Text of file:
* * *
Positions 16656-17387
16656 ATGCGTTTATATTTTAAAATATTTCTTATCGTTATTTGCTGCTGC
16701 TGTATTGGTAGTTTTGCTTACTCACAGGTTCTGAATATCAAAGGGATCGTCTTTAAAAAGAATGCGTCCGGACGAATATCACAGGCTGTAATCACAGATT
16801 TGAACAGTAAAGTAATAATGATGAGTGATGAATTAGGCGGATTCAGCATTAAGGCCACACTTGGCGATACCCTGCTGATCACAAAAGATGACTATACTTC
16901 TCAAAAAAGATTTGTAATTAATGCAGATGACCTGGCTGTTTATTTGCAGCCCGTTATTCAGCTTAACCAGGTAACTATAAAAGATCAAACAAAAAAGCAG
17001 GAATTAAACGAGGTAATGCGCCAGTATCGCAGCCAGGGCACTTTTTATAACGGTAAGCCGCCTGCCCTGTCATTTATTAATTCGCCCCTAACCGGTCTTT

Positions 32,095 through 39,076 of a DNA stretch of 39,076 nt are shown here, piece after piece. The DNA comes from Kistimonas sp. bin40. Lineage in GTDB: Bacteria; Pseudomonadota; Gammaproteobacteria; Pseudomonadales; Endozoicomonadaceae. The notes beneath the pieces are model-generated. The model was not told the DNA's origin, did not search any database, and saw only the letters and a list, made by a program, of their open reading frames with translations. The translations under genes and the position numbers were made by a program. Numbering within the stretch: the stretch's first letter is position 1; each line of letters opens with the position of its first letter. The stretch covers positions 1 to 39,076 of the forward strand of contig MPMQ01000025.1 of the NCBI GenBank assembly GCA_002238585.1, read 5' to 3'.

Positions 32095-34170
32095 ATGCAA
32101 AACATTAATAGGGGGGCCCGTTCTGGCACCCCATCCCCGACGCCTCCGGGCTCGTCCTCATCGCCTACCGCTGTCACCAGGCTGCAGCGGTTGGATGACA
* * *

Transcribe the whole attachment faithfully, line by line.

Positions 16656-17387
16656 ATGCGTTTATATTTTAAAATATTTCTTATCGTTATTTGCTGCTGC
16701 TGTATTGGTAGTTTTGCTTACTCACAGGTTCTGAATATCAAAGGGATCGTCTTTAAAAAGAATGCGTCCGGACGAATATCACAGGCTGTAATCACAGATT
16801 TGAACAGTAAAGTAATAATGATGAGTGATGAATTAGGCGGATTCAGCATTAAGGCCACACTTGGCGATACCCTGCTGATCACAAAAGATGACTATACTTC
16901 TCAAAAAAGATTTGTAATTAATGCAGATGACCTGGCTGTTTATTTGCAGCCCGTTATTCAGCTTAACCAGGTAACTATAAAAGATCAAACAAAAAAGCAG
17001 GAATTAAACGAGGTAATGCGCCAGTATCGCAGCCAGGGCACTTTTTATAACGGTAAGCCGCCTGCCCTGTCATTTATTAATTCGCCCCTAACCGGTCTTT

Positions 32,095 through 39,076 of a DNA stretch of 39,076 nt are shown here, piece after piece. The DNA comes from Kistimonas sp. bin40. Lineage in GTDB: Bacteria; Pseudomonadota; Gammaproteobacteria; Pseudomonadales; Endozoicomonadaceae. The notes beneath the pieces are model-generated. The model was not told the DNA's origin, did not search any database, and saw only the letters and a list, made by a program, of their open reading frames with translations. The translations under genes and the position numbers were made by a program. Numbering within the stretch: the stretch's first letter is position 1; each line of letters opens with the position of its first letter. The stretch covers positions 1 to 39,076 of the forward strand of contig MPMQ01000025.1 of the NCBI GenBank assembly GCA_002238585.1, read 5' to 3'.

Positions 32095-34170
32095 ATGCAA
32101 AACATTAATAGGGGGGCCCGTTCTGGCACCCCATCCCCGACGCCTCCGGGCTCGTCCTCATCGCCTACCGCTGTCACCAGGCTGCAGCGGTTGGATGACA